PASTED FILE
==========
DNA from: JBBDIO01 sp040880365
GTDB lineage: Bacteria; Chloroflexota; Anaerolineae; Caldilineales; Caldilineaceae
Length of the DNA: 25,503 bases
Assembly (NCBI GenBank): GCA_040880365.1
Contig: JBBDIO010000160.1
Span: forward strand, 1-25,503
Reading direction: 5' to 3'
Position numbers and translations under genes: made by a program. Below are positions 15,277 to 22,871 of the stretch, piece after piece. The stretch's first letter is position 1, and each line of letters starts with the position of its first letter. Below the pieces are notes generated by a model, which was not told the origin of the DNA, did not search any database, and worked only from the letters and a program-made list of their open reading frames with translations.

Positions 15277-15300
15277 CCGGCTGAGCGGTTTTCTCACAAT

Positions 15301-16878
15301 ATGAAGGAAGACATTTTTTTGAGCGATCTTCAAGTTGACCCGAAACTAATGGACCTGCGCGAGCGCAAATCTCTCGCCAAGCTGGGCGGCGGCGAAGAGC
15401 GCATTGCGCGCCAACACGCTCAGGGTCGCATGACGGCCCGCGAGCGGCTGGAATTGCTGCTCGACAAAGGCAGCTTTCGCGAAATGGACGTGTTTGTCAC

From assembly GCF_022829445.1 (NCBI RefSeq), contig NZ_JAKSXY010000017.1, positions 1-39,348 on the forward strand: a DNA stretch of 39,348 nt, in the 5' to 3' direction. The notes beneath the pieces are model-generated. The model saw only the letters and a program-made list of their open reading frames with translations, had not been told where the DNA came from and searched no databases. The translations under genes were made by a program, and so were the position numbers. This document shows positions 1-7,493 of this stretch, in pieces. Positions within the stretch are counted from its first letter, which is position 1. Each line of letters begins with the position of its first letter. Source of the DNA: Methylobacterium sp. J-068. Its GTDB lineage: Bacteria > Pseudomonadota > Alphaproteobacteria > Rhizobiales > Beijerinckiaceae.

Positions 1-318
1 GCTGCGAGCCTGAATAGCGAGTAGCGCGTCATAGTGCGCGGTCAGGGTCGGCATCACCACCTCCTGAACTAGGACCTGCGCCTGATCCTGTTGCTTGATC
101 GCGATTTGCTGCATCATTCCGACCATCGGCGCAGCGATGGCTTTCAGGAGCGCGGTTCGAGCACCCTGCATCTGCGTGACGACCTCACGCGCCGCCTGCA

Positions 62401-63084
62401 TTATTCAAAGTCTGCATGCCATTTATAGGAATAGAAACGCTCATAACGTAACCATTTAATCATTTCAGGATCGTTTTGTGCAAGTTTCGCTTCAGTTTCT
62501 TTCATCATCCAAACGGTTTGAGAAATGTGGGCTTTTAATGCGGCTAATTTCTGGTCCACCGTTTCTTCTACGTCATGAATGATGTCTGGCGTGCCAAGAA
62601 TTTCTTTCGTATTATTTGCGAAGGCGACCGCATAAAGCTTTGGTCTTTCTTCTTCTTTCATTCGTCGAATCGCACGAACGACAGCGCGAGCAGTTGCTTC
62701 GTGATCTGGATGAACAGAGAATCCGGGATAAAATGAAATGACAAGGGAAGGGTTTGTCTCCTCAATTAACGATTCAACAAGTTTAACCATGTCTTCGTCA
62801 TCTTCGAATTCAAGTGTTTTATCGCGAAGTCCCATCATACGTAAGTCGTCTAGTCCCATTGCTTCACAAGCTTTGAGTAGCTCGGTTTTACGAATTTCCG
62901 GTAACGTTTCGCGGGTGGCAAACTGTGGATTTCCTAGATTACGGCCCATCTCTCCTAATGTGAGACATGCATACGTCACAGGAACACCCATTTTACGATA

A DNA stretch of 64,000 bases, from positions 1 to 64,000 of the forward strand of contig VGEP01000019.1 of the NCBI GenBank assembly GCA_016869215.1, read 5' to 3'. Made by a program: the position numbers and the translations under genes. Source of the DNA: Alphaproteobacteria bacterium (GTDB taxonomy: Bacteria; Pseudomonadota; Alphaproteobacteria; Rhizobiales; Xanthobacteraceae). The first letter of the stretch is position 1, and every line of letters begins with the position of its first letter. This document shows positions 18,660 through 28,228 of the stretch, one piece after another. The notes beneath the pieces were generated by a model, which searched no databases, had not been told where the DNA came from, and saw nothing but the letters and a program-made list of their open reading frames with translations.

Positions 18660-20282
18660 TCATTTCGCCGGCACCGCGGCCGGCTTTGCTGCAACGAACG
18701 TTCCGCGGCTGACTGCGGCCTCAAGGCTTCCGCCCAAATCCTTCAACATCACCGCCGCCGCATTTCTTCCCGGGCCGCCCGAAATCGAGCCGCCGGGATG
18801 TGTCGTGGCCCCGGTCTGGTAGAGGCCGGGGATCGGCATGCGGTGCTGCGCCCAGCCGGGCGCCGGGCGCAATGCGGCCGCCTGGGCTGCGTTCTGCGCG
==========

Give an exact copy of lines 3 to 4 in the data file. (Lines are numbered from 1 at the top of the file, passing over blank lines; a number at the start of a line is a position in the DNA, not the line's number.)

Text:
Length of the DNA: 25,503 bases
Assembly (NCBI GenBank): GCA_040880365.1